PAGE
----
Prior to the panel discussion, the DEA representative introduced the topic of Corresponding Responsibility.   Table 1 discusses the tools for resolution of red flags and the red flags for pharmacists under corresponding responsibility and controlled substance prescriptions.

Table 1.  Pharmacists Resolving Their Corresponding Responsibility

Tools for Resolution of Red Flags by Pharmacists:

·      Ensuring provider has a valid DEA number

·      Utilizing professional judgment, training and experience;

·      History and knowledge of and with the patient;

·      Experience with the prescribing practitioner.



Red Flags

Patient Red Flags



Suspicious Behavior

Early Fill

Doctor Shopping

Appropriateness of Therapy




Red Flags

Prescriber Red Flags

Professional Practices


Scope of Practice

Appropriateness of Therapy

Source: East Main Street Pharmacy, 75 Fed. Reg. 66149 (Oct. 27, 2010)


The cases

The panelists then discussed several cases.  The audience had a digital response system to post questions and comments of their own anonymously during the 1 hour session.

Case 1:

•       TT is a 40 YO female presenting to the outpatient pharmacy claiming to have lost her bottle of hydrocodone & acetaminophen 10 mg/325 mg that was previously filled 5 days ago.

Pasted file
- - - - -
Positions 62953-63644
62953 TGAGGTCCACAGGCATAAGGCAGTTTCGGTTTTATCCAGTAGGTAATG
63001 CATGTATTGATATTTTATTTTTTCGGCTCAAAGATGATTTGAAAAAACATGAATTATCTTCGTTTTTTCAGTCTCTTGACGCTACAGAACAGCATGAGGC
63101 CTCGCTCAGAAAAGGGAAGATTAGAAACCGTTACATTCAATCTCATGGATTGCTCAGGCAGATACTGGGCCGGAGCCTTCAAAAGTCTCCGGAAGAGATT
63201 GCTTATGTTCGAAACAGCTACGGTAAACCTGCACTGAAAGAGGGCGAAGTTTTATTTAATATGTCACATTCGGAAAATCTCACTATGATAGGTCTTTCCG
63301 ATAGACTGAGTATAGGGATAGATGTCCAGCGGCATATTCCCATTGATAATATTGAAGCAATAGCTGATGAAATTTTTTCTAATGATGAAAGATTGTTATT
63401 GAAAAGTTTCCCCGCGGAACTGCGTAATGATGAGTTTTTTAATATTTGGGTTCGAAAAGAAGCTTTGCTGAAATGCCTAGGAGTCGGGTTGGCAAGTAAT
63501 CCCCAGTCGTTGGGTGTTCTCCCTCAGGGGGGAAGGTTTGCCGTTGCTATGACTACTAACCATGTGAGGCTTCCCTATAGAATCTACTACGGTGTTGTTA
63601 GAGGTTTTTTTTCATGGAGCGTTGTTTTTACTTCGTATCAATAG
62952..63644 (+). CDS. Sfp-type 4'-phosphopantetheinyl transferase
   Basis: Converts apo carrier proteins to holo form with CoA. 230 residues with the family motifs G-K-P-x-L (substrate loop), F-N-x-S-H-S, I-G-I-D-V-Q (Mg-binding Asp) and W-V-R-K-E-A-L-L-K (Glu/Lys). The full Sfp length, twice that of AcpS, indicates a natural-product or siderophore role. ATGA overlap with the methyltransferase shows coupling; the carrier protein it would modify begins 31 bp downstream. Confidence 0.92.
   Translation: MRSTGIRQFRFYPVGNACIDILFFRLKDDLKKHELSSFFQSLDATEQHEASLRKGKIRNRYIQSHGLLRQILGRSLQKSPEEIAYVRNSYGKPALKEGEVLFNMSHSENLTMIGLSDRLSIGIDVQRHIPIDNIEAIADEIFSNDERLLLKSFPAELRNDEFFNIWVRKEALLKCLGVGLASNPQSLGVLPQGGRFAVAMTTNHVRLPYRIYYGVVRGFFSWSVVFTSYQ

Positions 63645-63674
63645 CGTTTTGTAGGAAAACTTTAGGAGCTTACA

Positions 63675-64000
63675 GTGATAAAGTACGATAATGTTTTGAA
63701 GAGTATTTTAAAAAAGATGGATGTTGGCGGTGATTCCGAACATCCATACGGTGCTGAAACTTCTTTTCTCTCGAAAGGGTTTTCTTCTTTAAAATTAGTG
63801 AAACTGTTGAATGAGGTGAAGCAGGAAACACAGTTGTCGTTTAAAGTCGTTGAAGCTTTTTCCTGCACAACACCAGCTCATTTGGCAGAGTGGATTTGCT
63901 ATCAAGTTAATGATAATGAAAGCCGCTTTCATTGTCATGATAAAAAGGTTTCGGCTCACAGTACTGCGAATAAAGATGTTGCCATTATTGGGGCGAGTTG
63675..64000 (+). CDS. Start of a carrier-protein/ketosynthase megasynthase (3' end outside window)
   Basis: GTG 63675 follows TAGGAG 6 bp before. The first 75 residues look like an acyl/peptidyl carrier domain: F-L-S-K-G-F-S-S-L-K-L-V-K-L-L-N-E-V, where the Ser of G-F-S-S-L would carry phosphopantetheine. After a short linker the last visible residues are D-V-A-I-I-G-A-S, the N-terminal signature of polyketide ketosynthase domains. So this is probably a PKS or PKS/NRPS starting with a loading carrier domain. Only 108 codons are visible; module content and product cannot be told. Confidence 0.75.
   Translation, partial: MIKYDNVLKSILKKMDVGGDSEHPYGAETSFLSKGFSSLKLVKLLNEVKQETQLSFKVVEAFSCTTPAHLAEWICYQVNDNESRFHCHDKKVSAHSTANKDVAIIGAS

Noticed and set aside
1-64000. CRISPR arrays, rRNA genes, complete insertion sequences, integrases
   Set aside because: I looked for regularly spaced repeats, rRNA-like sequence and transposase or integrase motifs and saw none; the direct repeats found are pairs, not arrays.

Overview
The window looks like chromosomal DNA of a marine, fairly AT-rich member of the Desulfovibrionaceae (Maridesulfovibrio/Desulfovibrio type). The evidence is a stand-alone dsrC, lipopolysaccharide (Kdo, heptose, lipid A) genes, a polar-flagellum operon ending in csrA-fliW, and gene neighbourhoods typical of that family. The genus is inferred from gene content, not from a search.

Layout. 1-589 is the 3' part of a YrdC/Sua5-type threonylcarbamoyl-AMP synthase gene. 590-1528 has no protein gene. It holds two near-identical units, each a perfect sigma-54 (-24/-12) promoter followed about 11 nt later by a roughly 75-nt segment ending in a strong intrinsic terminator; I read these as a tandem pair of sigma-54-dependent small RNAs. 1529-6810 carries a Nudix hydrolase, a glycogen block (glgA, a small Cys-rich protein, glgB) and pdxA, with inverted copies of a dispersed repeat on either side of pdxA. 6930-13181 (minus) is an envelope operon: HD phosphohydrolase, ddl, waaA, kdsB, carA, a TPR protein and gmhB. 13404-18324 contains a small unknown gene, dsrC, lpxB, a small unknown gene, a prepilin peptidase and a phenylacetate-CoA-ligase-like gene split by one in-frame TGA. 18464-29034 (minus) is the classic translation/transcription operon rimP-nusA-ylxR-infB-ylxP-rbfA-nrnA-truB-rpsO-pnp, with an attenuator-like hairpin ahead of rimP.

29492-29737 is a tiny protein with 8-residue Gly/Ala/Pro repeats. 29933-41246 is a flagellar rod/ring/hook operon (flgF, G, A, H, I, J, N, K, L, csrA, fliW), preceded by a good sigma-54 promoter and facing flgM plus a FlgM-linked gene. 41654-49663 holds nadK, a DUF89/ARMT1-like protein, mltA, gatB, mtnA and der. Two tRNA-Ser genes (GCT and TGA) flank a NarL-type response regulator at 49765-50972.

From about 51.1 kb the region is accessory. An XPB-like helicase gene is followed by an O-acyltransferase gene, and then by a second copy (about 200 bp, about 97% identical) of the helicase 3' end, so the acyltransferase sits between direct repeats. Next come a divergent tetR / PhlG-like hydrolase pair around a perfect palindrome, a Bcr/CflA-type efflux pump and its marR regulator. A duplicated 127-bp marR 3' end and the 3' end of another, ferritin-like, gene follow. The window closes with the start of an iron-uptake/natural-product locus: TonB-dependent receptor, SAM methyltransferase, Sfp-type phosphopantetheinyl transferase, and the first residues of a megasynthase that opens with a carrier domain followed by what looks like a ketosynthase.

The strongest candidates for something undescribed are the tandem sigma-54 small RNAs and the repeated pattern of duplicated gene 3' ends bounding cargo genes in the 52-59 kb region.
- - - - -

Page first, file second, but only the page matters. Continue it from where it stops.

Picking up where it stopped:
•       The patient has no prior history of taking other pain medication according to INSPECT (Indiana’s PDMP).  However, you the pharmacist have had previous encounters with this particular doctor and their suspect prescribing habits. 

•       You call the doctor to get the new fill authorized and sure enough it is authorized without hesitation. 

What is the pharmacist’s corresponding responsibility?


The panelists offered the following commentary.

Betsy Ferguson (BF):  “Generally, I would want the following additional information, some of which I can learn from INSPECT and the patient, and some from the prescriber before making a call on whether or not this prescription was legitimate, and thus, whether or not a pharmacist could fill it:

·      Why is she taking this medication?

·      How long has she been on this medication?

·      Has she ever lost a prescription before/is there a history of early refills?

·      How far does the patient live from the prescriber (travel distance)?

·      If the patient has been on the drug for a long time period, it might be appropriate to ask if the doctor has a pain contract and is doing urinalysis, although you don’t need to obtain a copy of either.


Andrew Trobridge (AT):  “Rather than asking for authorization for a refill right out of the gate, it would be great if the pharmacist called me and started asking open ended questions to start a healthy dialogue, such as ‘I have a patient of yours here, and I have some concerns.  They tell me they’ve lost their prescription.  Have they failed a urine drug screen, or lost prescriptions in the past?’”

“At least that way you’d have an attempt at starting a conversation – it’s a series of open ended questions, rather than just asking for a refill.  If a pharmacist can lead with the concern they have, I can then either determine as a physician whether or not something is awry or if I can put the pharmacist at ease based upon my own history with the patient.”